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Speaking of fondant...

post #1 of 4
Thread Starter 
We have an after-wedding cake coming up for a Chinese wedding. (bride is Chinese and the groom isn't). Father of groom wants to have a party the next day and really wants a wedding cake as the couple is opting for individual pasties for the reception. Dad wants traditional red and gold colors for the cake specifically deep red frosting with the gold double happiness symbol. My baker is scared to death of red frosting and I'm suggesting a fondant top, which she hates to use, but I think it will hold the deep red color better, with the straight sides frosted with her usual buttercream. The symbol can either be fondant or foil which can be removed prior to cutting.
Any suggestions.
post #2 of 4
This is NOT my cake, but one that I saw on another site and loved. It was done for Chinese New Year.

post #3 of 4
Thread Starter 
Very pretty! The red is deep exactly the color they want, but it seems that it was done with ribbon (although I don't have my glasses on at the moment...:rolleyes:? Any idea what that upright symbol on the top is made from? I think I'm going to have to go to the Asian grocery soon. They'll probably have something for the top.

Thanks for the link.
post #4 of 4
It's gumpaste. Do you have a recipe for that? It's very easy to make and work with

Just to save you time, here's Nicholas Lodge's Gumpaste recipe. It's the easiest I've found to work with, dries quickly, and is very stable:

Tylose Gumpaste
Tylose is an alternative product to use in making gumpaste instead of gum tragacanth. The advantage of the tylose is that the paste is less expensive,, easier to make, holds up better in humidity and is whiter in color. The 55g container makes approximately 3 pounds of finished gumpaste.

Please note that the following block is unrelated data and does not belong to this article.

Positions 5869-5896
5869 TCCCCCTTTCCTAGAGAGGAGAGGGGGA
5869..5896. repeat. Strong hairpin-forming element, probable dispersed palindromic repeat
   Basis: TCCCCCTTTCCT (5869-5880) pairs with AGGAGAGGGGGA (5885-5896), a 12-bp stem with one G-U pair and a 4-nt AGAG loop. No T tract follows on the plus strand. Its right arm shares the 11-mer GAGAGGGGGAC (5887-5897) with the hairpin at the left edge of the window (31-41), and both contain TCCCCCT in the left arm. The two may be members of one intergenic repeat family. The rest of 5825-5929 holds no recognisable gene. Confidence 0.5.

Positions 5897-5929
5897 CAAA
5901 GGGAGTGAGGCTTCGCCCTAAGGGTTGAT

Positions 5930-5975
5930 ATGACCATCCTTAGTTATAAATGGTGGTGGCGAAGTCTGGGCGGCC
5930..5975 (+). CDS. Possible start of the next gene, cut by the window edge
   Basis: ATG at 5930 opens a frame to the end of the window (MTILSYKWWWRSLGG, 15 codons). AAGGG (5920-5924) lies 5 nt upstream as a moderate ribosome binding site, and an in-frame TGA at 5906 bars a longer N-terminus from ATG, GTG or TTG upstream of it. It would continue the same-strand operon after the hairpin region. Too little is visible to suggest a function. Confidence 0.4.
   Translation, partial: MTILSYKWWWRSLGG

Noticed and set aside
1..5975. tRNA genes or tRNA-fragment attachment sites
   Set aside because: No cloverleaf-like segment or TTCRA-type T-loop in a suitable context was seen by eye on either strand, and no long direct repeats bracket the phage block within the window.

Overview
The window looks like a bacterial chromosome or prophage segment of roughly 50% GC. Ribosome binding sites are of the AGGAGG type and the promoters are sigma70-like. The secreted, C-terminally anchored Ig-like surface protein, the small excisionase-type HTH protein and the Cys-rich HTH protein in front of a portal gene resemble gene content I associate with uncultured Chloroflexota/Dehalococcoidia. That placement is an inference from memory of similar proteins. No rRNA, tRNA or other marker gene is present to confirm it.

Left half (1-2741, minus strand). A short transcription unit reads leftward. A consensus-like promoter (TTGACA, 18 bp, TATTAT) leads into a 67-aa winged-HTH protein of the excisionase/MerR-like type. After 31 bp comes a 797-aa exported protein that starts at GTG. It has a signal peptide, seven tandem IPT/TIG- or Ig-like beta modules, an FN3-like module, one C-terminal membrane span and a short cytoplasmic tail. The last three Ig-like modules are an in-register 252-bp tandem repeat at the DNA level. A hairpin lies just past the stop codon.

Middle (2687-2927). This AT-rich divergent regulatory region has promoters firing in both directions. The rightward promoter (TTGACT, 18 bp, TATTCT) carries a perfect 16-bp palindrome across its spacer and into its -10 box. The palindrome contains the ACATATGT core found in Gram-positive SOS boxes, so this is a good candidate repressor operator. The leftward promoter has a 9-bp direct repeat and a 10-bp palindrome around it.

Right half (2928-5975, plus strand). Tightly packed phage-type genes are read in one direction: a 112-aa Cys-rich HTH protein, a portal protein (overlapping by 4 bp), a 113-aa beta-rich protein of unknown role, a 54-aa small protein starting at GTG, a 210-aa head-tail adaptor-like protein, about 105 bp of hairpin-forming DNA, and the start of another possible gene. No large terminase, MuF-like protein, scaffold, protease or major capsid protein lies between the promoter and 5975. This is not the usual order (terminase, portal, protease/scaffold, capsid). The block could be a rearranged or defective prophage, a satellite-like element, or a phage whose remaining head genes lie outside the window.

The following recipe will make approximately 2 pounds of gumpaste.

4 - Large Egg Whites
1 - 2 lb. bag 10x powdered sugar
12 - Level teaspoons Tylose (Available in our online store)
4 - Teaspoons shortening (Crisco)

1. Place the egg whites in a Kitchen Aid mixer bowl fitted with the flat paddle.

2. Turn the mixer on high speed for 10 seconds to break up the egg whites.

3. Reserve 1 cup of the powdered sugar and set aside.

4. Turn the mixer to the lowest speed and slowly add the remaining sugar. This will make a soft consistency royal icing.

5. Turn up the speed to setting 3 or 4 for about 2 minutes. During this time measure off the tylose into a small container.

6. Make sure the mixture is at the soft peak stage. It should look shiny, like meringue and the peaks fall over. (If coloring the entire batch, add the paste color at this stage, making it a shade darker than the desired color.)

7. Turn the mixer to the slow setting and sprinkle the tylose in over a five second time period. Next, turn the speed up to the high setting for a few seconds. (This will thicken the mixture.

8. Scrape the mixture out of the bowl onto a work surface that has been sprinkled with some of the reserved 1 cup of
powdered sugar. Place the shortening on your hands and knead the paste, adding enough of the reserved powdered sugar to form a soft but not sticky dough. You can check by pinching with your fingers and they should come away clean. Place the finished paste in a zip-top bag, then place the bagged paste in a second bag and seal well.

9. Place in the refrigerator for 24 hours if possible before using to mature the paste.

10. Before use, remove from refrigerator and allow the paste to come to room temperature. Take a small amount of shortening on the end of your finger and knead this into the paste. If you are coloring the paste, add the paste color at this stage.

11. Always store the paste in the zip-top bags and return to the refrigerator when you are not using the paste. Will keep under refrigeration for approximately 6 months. You can keep the paste longer by freezing. Be sure to use zip-top freezer bags. If you will be freezing a batch of paste, allow it to mature for 24 hours in the refrigerator first before placing into the freezer.

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